After a year where its season was greatly limited, Busch Gardens Williamsburg will be open year-round for the first time in 2021.
With the COVID-19 pandemic still raging, the park will continue to rely on smaller events from January through March. Capacity will be limited to 4,000 people for reserved time slots on Fridays, Saturdays, and Sundays. The new celebrations start with Winter Weekends from Jan. 14 to 25, followed by Mardi Gras on Jan. 29 to Feb. 28.
“We have always tried to figure out a way to operate 12 months out of the year,” park spokeswoman Cindy Sarko told the Richmond Times-Dispatch. “Our sister parks are year-round operations but are in warmer climates. Now that we had to rethink how we operate with COVID, it made sense to do it given the limited-capacity events we had in 2020.”
Ticket prices for Winter Weekends and Mardi Gras will start at $35.
The lineup of available rides will be the same for these two events as it has been for the Christmas Celebration, including four roller coasters: Alpengeist, Verbolten, InvadR, and Grover’s Alpine Express.
Legoland Florida putting shade structure over Miniland USA
The blazing Central Florida sun won’t be much of an issue anymore for Legoland Florida’s Miniland.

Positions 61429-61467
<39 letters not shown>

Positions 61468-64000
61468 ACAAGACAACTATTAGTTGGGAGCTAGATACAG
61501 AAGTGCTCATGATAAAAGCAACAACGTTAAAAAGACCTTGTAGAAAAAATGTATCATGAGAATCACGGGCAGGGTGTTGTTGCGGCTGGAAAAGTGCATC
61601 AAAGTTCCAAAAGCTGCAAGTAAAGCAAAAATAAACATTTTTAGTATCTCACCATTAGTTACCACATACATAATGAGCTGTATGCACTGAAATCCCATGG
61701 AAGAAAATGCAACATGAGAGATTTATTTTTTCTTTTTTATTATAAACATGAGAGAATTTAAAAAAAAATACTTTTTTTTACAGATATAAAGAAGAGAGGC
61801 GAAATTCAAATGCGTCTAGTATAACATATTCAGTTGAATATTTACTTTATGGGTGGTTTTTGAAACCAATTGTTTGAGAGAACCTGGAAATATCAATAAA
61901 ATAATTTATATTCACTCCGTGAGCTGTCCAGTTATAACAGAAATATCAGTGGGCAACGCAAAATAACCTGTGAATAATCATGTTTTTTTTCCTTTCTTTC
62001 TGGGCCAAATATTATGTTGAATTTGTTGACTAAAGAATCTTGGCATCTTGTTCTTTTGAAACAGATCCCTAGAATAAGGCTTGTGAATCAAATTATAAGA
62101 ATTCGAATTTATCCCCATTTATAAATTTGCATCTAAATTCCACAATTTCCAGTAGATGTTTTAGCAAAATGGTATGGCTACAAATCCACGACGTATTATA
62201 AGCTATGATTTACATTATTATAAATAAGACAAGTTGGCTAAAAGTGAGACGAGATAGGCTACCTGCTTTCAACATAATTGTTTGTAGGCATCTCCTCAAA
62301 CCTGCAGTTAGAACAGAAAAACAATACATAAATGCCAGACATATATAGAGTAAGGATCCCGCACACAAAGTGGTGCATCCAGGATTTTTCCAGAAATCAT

The park announced on its Facebook page Tuesday that it is building shade structures over the land that features Lego displays of locales from Florida and around the U.S.
Construction will begin next week and should be completed by summer 2021, according to the post.
The park is rumored to be unveiling plans for a five-acre expansion later this year.
Disney photographer Renie Bardeau dies at age 86
If you’ve seen photos of Disneyland from the ‘60s to late ‘90s , chances are you’re familiar with the work of Renie Bardeau — even if you’ve never heard his name.
A publicity photographer at the Disneyland for almost 43 years, Bardeau’s portfolio included shots of celebrities at the park as well as iconic images of Walt Disney himself — including one famous shot known as “Foosteps,” shot in 1964 with Walt walking through the gateway of Sleeping Beauty Castle in the early morning hours.
After starting at Disneyland with a summer job in 1959, Bardeau ended up staying at the park long after he expected a job in advertising would pull him away, eventually retiring in 1998.
“One year became five and five became 10, then 10 became 20 and so on,” Bardeau told Mouse Planet in 2012. He was given one of the rarest Disneyland honors: a mention on a window on Main Street above the Main Street Photo Supply Co.
In a statement on his death, Disneyland said, “We are deeply saddened to hear of the passing of Renie Bardeau, who will long be remembered for some of the most iconic Disneyland photography ever published. Our thoughts and prayers are with his family during this time.”
According to the Orange County Register, Bardeau died of kidney failure at a Glendale, Arizona retirement home, after having contracted COVID-19.
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